Published by under Environmental Issues,News

Southern Cabinet Mountains, as seen from Swede Mountain, near Libby

Southern Cabinet Mountains, as seen from Swede Mountain, near Libby

The Montanore Mine near the Cabinet Mountains wilderness area has a new owner, but no change in plans to develop the mine . . .

The Coeur d’Alene, Idaho-based company that purchased its second major mine project in Northwest Montana within a year has vowed to continue exploration development of both the Rock Creek and Montanore mines.

Supporters of the proposed copper and silver mines say the development of either would be a boon to the struggling local economy, which has one of the highest jobless rates in the state. But environmental groups worry about the impacts the mines will have on the wilderness above, saying the projects could dewater mountain streams for centuries.

On May 24, Hecla Mining Company announced it was acquiring Spokane-based Mines Management, which has been trying to permit the Montanore Mine south of Libby for more than a decade. In the proposed deal, Mines Management shareholders will be paid in Hecla stock.

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May 30 2016

National Trails Day in the North Fork! – Sat., June 4

Published by under Environmental Issues,News

2016 National Trails Day Poster

2016 National Trails Day Poster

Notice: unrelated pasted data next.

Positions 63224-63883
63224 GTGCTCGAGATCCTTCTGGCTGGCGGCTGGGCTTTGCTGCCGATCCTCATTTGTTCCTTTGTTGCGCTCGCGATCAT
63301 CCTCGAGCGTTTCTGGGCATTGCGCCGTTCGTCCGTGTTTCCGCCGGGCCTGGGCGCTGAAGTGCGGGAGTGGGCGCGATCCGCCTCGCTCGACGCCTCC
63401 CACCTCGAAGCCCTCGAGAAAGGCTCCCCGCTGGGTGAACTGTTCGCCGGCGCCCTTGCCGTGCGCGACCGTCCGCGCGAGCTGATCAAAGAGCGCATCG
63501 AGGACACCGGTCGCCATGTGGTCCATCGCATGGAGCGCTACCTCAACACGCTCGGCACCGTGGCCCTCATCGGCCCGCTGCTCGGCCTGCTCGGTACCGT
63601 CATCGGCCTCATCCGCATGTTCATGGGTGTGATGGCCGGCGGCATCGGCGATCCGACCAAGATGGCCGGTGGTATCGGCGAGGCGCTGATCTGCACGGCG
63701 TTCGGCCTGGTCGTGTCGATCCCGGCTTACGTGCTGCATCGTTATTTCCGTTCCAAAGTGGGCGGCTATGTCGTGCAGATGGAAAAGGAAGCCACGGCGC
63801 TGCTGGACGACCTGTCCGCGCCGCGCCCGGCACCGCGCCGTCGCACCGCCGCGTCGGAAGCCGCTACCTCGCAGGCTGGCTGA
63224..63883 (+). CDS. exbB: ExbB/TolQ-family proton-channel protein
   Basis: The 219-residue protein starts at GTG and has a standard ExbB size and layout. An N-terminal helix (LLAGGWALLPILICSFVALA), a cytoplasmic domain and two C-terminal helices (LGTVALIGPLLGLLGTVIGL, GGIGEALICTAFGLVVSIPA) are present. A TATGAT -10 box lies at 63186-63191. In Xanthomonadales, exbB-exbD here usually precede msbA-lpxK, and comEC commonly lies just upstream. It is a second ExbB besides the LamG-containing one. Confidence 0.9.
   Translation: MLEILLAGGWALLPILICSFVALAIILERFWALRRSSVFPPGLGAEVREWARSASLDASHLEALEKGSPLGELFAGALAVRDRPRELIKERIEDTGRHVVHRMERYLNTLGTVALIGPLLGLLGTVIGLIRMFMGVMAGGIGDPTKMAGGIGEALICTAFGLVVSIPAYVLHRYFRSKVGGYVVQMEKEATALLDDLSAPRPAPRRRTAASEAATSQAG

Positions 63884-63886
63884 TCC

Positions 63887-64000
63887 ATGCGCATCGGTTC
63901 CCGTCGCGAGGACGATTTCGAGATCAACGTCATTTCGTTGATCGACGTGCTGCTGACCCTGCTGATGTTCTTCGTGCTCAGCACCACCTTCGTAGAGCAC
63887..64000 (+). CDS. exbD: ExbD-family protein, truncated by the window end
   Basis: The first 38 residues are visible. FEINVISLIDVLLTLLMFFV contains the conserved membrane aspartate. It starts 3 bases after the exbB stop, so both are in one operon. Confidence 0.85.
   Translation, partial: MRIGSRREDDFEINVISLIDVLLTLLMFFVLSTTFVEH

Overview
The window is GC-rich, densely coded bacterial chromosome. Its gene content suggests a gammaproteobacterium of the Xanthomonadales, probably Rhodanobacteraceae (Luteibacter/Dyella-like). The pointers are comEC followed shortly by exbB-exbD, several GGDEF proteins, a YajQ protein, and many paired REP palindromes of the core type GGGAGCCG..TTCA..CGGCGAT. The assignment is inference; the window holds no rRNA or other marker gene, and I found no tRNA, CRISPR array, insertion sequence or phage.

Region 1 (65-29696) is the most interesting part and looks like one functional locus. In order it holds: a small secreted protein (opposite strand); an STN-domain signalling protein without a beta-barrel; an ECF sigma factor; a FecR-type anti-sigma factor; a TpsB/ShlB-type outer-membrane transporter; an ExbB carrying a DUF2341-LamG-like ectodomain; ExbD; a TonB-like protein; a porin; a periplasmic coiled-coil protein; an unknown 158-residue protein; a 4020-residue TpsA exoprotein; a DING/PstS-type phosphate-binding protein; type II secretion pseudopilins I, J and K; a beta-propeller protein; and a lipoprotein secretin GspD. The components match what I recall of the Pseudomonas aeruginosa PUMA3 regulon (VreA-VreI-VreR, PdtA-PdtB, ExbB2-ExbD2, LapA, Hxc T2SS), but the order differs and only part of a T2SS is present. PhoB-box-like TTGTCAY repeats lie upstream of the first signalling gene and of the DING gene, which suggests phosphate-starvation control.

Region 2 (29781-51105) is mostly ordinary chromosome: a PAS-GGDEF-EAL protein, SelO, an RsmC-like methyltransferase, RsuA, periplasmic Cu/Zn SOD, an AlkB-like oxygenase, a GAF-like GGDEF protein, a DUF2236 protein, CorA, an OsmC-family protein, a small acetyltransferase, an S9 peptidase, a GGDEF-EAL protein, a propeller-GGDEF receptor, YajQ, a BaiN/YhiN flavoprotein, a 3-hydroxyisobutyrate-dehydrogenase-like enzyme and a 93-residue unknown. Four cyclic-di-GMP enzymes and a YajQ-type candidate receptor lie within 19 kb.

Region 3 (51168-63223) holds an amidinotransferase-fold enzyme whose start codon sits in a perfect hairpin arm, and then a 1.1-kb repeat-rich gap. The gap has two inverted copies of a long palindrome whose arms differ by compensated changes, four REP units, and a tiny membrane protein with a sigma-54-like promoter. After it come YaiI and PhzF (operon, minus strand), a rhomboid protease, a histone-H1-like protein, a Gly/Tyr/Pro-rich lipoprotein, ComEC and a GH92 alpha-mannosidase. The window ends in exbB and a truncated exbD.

Read more on the North Fork Trails Association website. . .

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May 30 2016

Flathead Forest posts forest plan update

Published by under Environmental Issues,News

Lake in Flathead National Forest

The Flathead National Forest has completed the next step in the process of arriving at a fully lawsuit-ready revised forest plan. They’ve prepared the traditional four alternatives (three really, since one of them is “do nothing”) and posted them for public comment.

Polish your glasses and find a comfy chair. it runs some 2000 pages . . .

Setting the stage for more than 2,000 pages of scientific research, new guidelines and contentious proposals, the cover of the modified management plan for the Flathead National Forest cites a symbolic quote.

“Where conflicting interests must be reconciled, the question shall always be answered from the standpoint of the greatest good of the greatest number in the long run.”

Indeed, the well-known saying by Gifford Pinchot, the first chief of the U.S. Forest Service, remains as relevant as the day it was written in 1905, and its merits are being put to the test as the agency unrolls the historic makeover of its sweeping management plan for the 2.4 million acre tract of federal land in Northwest Montana, where a rapidly growing population is placing increasing pressure on the wild interior.

After nearly three years of public meetings and analysis, the agency released the draft version of its revised forest plan on May 27, unveiling a proposed blueprint for everything within the Flathead National Forest, from recreational opportunities to designated wilderness, timber production, wildlife and habitat.

Read more . . .

Further reading:

Flathead Forest prepares for draft plan release (Missoulian)

Official forest plan website

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May 30 2016

2016 Bear Fair in Bigfork, June 4

Published by under Environmental Issues,News

2016 Bear Fair Poster

2016 Bear Fair Poster